Nothing I have seen in your pix leads me to believe your installation is anything
I myself would be happy about.But that's just me.I apologize for the long winded comments I am so notorious for.

Last edited by Roofmaster417; 11-07-2012 at 07:39 PM.
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Old 11-07-2012, 07:31 PM   #5
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Roofing practices: hammering down old nails; new felt paper over old; wavyness


Paper is also over lapped wrong in several places.
The lower edge of the roof looks like there's plywood missing out near the are where the two roof lines come together causing a low spot where waters going to pool up.
Paper is not run all the way to the edge of the roof.
No Storm and ice ran on lower edges of roof.
No storm and Ice in the valleys.
Shingles to close to the hips and valleys.
New shingles are even run completey wrong.

Last edited by joecaption; 11-07-2012 at 07:42 PM.
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Old 11-07-2012, 07:49 PM   #6
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Roofing practices: hammering down old nails; new felt paper over old; wavyness


Also I am curious as to why the shingles on the hip right on the gutter line is pointed up towards the moon ?,,A couple tabs are also creased and hopefully the tabs containing button caps will be replaced if the ridge cap don't cover them.Also kinda curious why the bond lines are so wide on that run with different shading ? And lets hope that 3" or 4" pipe flashing will be replaced and not reused.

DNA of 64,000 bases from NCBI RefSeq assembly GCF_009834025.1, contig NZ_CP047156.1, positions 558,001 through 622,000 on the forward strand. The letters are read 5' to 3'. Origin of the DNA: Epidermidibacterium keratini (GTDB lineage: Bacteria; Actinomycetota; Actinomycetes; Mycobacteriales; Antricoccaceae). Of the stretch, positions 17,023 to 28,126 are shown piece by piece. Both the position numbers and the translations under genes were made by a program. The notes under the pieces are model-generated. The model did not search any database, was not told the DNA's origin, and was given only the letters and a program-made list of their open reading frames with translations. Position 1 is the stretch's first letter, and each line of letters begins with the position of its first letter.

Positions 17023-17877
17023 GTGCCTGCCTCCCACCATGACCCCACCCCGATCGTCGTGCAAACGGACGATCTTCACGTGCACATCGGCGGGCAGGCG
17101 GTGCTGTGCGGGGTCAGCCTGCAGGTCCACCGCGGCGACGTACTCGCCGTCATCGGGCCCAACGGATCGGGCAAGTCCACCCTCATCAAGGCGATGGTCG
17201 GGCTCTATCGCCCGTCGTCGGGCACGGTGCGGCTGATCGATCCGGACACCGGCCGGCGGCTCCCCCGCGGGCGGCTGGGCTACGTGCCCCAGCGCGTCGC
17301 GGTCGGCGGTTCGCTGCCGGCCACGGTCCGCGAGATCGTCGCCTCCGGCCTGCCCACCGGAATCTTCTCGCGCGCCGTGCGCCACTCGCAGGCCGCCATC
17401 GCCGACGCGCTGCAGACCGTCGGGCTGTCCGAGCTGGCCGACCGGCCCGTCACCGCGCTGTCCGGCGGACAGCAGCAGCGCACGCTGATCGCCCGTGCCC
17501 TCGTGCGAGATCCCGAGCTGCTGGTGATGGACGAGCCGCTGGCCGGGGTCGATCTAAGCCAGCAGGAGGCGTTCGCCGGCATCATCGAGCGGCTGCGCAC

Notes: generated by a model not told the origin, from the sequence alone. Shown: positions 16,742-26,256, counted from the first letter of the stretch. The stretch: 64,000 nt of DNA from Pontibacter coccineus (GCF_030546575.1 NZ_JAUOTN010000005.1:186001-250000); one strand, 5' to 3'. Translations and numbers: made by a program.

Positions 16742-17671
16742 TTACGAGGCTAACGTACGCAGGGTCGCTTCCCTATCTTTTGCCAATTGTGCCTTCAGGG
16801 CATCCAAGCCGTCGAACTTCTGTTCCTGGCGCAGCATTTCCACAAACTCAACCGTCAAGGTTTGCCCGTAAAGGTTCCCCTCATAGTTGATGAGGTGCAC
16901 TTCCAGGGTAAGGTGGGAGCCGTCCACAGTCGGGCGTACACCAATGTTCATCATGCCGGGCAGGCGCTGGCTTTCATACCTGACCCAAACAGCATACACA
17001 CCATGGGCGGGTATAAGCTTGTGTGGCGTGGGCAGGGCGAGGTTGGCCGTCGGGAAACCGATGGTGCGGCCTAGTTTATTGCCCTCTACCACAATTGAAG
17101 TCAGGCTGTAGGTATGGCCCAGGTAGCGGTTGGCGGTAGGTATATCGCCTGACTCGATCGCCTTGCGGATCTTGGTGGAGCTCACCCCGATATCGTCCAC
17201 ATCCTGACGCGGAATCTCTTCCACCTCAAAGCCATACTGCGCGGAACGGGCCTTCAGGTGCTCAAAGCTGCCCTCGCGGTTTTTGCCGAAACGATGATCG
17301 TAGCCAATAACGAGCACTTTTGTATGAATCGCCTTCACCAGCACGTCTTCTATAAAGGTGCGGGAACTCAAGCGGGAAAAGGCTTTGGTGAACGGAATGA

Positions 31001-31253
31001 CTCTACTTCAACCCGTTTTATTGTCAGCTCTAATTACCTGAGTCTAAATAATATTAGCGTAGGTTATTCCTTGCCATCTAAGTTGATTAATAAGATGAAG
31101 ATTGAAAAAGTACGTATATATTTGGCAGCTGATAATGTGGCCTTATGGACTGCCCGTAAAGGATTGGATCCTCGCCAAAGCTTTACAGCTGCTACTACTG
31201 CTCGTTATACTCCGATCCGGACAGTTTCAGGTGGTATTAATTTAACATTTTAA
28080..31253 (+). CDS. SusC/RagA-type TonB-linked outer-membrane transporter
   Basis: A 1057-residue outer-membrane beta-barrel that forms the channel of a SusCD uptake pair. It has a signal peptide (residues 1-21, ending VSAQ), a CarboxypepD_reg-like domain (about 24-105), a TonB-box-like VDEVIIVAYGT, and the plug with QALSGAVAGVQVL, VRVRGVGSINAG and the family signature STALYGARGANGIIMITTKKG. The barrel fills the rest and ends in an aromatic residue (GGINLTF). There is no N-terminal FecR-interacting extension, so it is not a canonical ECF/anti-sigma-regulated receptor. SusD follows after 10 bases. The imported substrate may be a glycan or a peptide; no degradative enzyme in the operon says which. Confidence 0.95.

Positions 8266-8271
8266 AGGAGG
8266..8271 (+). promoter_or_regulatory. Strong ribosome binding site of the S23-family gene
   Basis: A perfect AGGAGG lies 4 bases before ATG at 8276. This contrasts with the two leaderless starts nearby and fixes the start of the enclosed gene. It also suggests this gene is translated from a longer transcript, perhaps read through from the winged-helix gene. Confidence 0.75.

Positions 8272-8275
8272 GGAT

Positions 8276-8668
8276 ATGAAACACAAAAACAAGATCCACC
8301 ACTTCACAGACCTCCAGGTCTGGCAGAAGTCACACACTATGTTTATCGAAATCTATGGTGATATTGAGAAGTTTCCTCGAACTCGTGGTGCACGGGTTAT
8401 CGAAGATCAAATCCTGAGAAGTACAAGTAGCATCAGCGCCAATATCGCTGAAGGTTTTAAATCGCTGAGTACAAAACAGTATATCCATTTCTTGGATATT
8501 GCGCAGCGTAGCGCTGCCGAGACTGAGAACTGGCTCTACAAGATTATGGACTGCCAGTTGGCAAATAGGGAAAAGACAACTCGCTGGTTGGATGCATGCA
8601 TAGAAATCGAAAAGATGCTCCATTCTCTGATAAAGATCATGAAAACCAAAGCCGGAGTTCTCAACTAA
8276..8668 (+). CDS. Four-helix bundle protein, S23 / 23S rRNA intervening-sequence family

Also if you look 6 courses up on the picture with the different shading that tab/shingle should be replaced.

Last edited by Roofmaster417; 11-07-2012 at 07:54 PM.
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Old 11-07-2012, 08:19 PM   #7
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Roofing practices: hammering down old nails; new felt paper over old; wavyness


Thank you for your replies!

Quote:
Originally Posted by Roofmaster417 View Post
Also I am curious as to why the shingles on the hip right on the gutter line is pointed up towards the moon ?
Not sure why it was sticking up like that at the time. The finished roof does not do this. I will add a few pics of the final state.


ddawg16:
This was the first time I submitted a claim. This is a summary of the experience:

The contractor came recommended by a friend who owns multiple houses and this is his roofer. The claim check was made out to me & my bank for $6000.
The roofer told me he will do everything to stay "within the deductible", meaning - I assume - that his quote will be within the amount of the check I got. He told me to give him a copy of the claim, he then produced a quote for the same amount, I accepted. It was less detailed in the specifics than the claim report. He told me to deposit my check with my bank and let him know when it cleared. When it did, he asked for "materials" payment of 4,500.-